The study, which was carried out in 2014 at the National Aspergillosis Centre in Manchester, was recently recirculated in Her.ie.
“One load of wet washing contains almost two litres of water, which is released into the room,” Professor David Denning said.
“Most of us are either immune to the fungus which grows in these humid conditions, or have a sufficiently health system to fight the infection. But in asthma sufferers, it can produce coughing and wheeziness.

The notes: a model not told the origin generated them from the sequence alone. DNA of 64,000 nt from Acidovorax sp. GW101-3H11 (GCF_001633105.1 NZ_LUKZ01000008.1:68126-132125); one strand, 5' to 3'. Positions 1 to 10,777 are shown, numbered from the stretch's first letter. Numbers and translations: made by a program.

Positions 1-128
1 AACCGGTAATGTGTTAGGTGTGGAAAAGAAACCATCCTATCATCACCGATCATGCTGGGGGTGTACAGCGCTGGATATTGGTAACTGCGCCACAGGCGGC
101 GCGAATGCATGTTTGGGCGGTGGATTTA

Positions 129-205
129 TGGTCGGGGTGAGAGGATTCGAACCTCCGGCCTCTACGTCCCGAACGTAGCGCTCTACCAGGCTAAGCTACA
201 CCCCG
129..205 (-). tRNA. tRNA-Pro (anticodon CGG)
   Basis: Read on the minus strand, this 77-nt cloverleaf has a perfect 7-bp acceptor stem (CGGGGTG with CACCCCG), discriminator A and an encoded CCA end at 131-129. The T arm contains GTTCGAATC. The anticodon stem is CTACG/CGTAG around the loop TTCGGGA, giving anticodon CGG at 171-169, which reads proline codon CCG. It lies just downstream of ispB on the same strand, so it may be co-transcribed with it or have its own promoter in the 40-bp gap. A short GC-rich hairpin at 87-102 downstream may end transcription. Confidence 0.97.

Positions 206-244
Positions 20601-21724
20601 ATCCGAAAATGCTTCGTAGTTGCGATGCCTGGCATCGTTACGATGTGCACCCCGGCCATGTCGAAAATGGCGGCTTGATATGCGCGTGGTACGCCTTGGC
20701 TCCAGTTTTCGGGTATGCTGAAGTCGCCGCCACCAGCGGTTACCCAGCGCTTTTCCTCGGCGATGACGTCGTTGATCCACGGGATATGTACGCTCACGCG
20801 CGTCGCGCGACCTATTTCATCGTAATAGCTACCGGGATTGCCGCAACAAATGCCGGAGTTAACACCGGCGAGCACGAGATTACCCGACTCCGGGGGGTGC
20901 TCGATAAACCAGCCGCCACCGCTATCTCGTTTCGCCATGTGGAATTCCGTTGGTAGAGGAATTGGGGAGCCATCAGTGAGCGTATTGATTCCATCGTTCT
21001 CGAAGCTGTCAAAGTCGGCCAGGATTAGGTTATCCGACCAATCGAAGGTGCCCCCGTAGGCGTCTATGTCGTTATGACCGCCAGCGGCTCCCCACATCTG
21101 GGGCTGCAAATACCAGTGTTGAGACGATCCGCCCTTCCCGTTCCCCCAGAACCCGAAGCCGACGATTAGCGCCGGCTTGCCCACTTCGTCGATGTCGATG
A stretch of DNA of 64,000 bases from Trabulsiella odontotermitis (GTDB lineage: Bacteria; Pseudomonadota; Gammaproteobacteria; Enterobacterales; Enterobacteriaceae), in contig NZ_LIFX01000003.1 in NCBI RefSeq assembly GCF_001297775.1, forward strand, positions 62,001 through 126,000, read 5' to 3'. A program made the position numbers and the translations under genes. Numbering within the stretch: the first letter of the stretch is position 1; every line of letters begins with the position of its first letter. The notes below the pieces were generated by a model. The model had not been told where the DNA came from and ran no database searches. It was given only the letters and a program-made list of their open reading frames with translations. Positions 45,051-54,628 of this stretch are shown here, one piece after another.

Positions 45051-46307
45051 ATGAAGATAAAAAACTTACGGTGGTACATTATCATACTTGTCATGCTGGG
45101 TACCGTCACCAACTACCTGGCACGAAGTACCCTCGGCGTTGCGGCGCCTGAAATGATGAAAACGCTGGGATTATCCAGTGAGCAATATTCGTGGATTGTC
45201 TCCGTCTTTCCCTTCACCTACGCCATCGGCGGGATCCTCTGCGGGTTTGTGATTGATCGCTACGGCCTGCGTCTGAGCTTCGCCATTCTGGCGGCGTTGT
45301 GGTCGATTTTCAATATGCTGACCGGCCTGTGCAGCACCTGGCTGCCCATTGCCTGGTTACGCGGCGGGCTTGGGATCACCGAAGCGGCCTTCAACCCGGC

"In people with weak or damaged immune systems such as cancer patients undergoing chemotherapy, Aids patients and people who have an autoimmune disease, the fungus can cause pulmonary aspergillosis – a condition which can cause irreparable and sometimes fatal damage to the lungs and sinuses.
Professor Denning’s advice is to dry wet washing outside, in a tumble dryer, or in a well-ventilated indoor space away from bedrooms and living area – “to be safe rather than sorry”.